I lost my dad 3wks ago and a dear friend gave me a book to read. I had already started the book when this horrific day came, here’s two paragraphs from Vernon McGee that brought my eyes unto Jesus. “When a shepherd seeks to lead his sheep to better grass up the winding, thorny mountain paths, he often finds that the sheep will not follow him.They fear the unknown ridges and sharp rocks. The shepherd will then reach into the flock and take a little lamb on one arm and another on his other arm then he starts up the precipitous pathway, Soon the two mother sheep begin to follow, and afterward the entire flock. Thus they ascend the tortuous path to greener pasture. So it is with the Good Shepherd, sometimes He reaches into a flock and takes a lamb unto Himself. He uses this experience to lead His people unto Himself, as they follow the little lamb all the way home.”

  3. Brenda Kammerer says:

    Pastor Greg,
    When these horrific things happen in the world, the question invariably rises: How can a good God let such horrible things happen?
    As a Christian, I understand that God is not the only force in this world and that we can NOT understand His reasoning … ‘His ways are higher…’ I would like to know how you answer those people who ask this question, especially those doubting God as a result of the event.

    My young sons respect you and your messages, Pastor Greg. I hope you see this and answer. I could use your teaching on this….

    1. Laura says:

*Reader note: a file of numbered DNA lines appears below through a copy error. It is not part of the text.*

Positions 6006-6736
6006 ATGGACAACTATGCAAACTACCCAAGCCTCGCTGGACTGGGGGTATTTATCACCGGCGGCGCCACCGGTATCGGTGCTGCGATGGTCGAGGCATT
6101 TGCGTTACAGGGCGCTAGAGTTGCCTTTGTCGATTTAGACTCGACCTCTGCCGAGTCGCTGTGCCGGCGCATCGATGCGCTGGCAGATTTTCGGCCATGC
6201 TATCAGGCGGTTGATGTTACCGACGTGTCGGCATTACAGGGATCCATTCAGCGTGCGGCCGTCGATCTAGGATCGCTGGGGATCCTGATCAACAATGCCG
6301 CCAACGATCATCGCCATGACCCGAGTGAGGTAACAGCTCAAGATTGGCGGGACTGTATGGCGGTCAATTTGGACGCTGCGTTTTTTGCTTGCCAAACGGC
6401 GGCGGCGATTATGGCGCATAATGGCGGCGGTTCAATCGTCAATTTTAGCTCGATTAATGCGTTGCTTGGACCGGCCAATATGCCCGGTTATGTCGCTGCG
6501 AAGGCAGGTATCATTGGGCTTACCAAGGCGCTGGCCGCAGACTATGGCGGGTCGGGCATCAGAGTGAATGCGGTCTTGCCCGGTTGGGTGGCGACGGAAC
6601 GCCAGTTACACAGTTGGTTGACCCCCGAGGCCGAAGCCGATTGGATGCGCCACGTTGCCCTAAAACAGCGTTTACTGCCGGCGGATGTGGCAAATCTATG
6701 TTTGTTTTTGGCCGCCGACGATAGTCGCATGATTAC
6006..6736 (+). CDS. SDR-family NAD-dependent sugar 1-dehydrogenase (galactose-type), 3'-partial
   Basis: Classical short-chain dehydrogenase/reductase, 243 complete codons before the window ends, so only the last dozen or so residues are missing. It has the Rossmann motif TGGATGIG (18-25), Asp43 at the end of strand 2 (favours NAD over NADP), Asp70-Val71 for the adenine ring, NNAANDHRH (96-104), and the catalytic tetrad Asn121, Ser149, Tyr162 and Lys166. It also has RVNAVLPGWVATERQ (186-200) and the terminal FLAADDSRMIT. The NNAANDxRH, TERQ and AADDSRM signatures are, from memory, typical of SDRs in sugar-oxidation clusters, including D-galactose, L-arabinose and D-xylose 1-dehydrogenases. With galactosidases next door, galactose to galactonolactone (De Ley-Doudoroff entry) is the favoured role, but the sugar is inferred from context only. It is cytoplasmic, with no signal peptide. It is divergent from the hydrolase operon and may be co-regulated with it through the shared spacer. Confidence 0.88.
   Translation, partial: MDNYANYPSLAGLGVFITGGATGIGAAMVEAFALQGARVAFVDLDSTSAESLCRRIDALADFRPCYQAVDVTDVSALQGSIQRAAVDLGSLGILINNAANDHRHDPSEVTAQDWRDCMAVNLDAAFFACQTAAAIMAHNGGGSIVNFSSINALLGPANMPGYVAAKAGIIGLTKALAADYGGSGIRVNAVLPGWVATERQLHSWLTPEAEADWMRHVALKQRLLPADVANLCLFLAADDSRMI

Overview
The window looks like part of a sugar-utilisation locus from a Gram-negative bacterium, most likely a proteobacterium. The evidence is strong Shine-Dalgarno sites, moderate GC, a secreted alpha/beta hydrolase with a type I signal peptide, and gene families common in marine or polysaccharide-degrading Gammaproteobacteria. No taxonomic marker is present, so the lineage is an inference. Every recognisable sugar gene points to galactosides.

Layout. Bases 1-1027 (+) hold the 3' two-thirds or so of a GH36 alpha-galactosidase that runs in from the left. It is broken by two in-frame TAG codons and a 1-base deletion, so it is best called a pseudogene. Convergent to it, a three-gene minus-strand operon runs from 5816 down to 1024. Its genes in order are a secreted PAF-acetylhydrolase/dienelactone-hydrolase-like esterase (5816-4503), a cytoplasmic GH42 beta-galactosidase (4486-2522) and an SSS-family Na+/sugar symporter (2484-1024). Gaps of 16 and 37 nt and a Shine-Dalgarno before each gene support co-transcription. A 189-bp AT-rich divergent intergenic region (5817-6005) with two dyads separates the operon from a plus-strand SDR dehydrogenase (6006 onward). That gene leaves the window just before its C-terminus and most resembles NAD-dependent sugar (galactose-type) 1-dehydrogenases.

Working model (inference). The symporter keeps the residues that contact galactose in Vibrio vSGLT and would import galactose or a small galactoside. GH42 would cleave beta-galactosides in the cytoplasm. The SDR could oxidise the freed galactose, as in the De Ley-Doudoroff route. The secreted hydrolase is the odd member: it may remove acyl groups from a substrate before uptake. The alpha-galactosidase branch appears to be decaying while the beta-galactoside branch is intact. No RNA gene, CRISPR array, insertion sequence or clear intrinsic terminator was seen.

Brenda, check out Randy Alcorn’s blog. He responds to your questions of why does God allow these things.

  4. james says:

    The world is changing from the world that I knew as a child. We see so much sex and violence on tv. Our kids spend too many hours at the computer and playing violent video games immersed in their fake world. More kids grow up in the “new normal” of 1 parent or same sex parent households. Little by little we are allowing the “world” to have their way. And look at the world we’ve created without God. But this massacre is on another level of evil I’ve never seen. It chills me to the bone. It is pure evil out in the open for all to see. What are we going to do about it? I am angry. Angry that the devil is there behind the scenes. We must not forget and we must fight evil. I pray for those little children.

  5. Claudia says:

    My heart aches for all the familes:( I will Pray for them. It is not easy to loose a loved one. Only the Lord our savior can help with that pain. God Bless America

  6. MIchele says: